Tailwind Project Solutions was formed in 2014 to provide a bespoke approach to project leadership development. Owned by Director & CEO Alex Marson, the organisation works with large FTSE 250 clients including some of the biggest companies in the world in the Asset Management, Professional Services, Software, Automotive, Finance and Pharmaceutical industry.  The company has a team of world-class experts who provide a bespoke approach to the challenges that our clients have, and the company was formed because of a gap in the market for expertise which truly gets to the heart of the issues clients are facing – providing a robust, expert solution to change the way that companies run their projects.

At the time, the market was becoming flooded with training companies, providing a ‘sheep dip’ approach to project management, and the consensus was that This didn’t solve the real challenges that businesses and individuals are experiencing in this ever-increasing complex world of project management. The vision was to hand-pick and work with the very best consultants, trainers and coaches worldwide so that Tailwind could make a difference to their clients, to sit down with them, understand their pain points, what makes them tick, and what is driving their need for support.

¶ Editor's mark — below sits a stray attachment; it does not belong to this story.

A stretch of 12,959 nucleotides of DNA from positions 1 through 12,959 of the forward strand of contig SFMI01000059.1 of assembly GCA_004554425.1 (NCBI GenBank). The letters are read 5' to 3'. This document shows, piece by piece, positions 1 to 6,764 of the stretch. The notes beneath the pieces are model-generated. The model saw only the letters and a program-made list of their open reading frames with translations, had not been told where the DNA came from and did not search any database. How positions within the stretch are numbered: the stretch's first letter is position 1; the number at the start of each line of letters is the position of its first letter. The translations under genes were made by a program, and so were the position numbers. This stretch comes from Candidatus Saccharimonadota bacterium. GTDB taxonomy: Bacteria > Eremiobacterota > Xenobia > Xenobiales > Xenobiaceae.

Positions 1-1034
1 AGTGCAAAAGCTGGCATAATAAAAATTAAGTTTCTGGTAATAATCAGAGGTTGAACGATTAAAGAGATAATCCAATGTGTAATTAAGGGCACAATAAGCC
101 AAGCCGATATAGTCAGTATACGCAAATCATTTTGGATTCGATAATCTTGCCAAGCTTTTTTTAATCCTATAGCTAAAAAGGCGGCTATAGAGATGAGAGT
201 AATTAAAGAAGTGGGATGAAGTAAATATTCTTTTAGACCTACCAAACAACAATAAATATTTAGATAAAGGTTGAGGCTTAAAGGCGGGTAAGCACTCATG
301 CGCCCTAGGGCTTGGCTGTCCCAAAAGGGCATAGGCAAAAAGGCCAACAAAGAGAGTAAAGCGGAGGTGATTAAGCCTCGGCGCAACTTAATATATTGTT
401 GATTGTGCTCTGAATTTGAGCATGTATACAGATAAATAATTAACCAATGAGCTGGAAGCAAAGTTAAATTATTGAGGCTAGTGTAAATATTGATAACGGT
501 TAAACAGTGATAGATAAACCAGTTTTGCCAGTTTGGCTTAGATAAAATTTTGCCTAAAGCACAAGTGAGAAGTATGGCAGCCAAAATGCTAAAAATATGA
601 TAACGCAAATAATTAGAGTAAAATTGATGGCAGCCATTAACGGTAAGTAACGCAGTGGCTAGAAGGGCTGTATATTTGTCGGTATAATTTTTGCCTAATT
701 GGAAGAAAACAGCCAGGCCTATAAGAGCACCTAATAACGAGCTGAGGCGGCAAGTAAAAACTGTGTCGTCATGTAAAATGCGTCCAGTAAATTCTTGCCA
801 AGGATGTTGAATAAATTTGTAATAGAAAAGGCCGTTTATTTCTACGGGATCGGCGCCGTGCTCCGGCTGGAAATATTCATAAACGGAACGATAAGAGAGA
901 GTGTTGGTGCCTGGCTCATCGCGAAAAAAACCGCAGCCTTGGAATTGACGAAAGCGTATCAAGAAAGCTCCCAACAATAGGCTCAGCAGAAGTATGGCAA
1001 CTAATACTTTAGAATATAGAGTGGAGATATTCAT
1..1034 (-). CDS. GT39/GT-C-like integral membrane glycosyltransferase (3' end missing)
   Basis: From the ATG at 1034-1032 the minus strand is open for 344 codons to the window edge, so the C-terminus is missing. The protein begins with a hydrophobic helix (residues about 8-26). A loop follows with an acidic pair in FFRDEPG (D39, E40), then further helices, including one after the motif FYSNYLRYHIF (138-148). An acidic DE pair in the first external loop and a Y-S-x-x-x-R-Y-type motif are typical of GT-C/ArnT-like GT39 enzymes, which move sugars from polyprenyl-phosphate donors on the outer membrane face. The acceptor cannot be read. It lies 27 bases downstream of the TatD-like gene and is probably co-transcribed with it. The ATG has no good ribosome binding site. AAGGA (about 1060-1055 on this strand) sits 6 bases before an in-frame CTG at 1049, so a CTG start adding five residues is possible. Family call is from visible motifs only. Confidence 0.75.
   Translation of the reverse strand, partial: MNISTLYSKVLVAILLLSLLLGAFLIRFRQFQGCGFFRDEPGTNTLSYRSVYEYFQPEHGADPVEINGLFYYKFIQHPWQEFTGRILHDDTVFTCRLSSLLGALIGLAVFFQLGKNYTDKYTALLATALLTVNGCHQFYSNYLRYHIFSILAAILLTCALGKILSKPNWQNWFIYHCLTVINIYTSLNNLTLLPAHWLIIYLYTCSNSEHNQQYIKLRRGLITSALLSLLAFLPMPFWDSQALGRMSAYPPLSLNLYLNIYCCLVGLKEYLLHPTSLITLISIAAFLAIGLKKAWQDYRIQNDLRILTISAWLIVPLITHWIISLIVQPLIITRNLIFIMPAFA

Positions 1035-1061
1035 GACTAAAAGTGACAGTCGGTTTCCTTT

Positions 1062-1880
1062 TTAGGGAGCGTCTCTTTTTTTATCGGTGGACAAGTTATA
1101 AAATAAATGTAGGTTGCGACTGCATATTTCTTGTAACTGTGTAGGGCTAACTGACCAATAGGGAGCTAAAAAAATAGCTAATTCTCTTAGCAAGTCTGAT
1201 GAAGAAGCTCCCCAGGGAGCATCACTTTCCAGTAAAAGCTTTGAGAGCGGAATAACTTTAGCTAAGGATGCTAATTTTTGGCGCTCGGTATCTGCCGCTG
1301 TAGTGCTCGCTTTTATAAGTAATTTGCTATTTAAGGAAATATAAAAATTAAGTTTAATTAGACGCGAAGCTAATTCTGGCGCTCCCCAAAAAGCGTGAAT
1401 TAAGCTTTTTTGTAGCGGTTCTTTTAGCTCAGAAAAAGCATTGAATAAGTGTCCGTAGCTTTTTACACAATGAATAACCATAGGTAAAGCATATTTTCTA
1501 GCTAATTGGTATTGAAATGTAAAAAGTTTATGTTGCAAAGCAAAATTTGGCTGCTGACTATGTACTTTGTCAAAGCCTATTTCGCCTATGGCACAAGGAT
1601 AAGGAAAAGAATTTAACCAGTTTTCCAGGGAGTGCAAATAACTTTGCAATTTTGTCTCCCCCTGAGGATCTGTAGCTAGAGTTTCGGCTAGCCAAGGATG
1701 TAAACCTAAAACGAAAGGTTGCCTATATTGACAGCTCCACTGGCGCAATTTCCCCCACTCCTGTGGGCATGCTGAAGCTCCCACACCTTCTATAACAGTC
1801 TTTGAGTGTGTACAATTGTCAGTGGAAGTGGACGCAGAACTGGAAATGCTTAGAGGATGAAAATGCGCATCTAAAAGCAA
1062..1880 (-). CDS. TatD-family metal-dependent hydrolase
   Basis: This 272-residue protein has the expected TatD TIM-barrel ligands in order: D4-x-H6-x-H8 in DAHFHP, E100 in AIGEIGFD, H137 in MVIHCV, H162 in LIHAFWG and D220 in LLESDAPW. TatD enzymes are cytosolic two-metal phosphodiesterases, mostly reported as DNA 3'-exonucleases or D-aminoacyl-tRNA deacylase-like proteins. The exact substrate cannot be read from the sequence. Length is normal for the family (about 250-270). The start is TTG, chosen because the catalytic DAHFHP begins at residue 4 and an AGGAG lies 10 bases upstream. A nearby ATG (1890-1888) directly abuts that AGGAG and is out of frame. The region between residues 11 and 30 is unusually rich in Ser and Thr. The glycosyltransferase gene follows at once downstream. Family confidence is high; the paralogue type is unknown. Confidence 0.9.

These challenges being raised time and time again are in the project leadership space, from communication issues, not understanding stakeholder requirements or having the confidence to “push back”, lack of sponsorship support, working across different cultures, languages, levels of capability and complexity. We expect more from our project managers – we expect them to inspire, lead teams and be more confident.

Tailwind’s experience is vast, from providing interim resources in the project and programme management space, supporting the recruitment process, experiential workshops, coaching – from project managers through to executives, providing keynote speakers, implementing PPM Academies, PM Healthchecks and Leadership development. The approach is created often uniquely – to solve the real challenges of each of their individual clients.

http://tailwindps.com/

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Bangers and Mash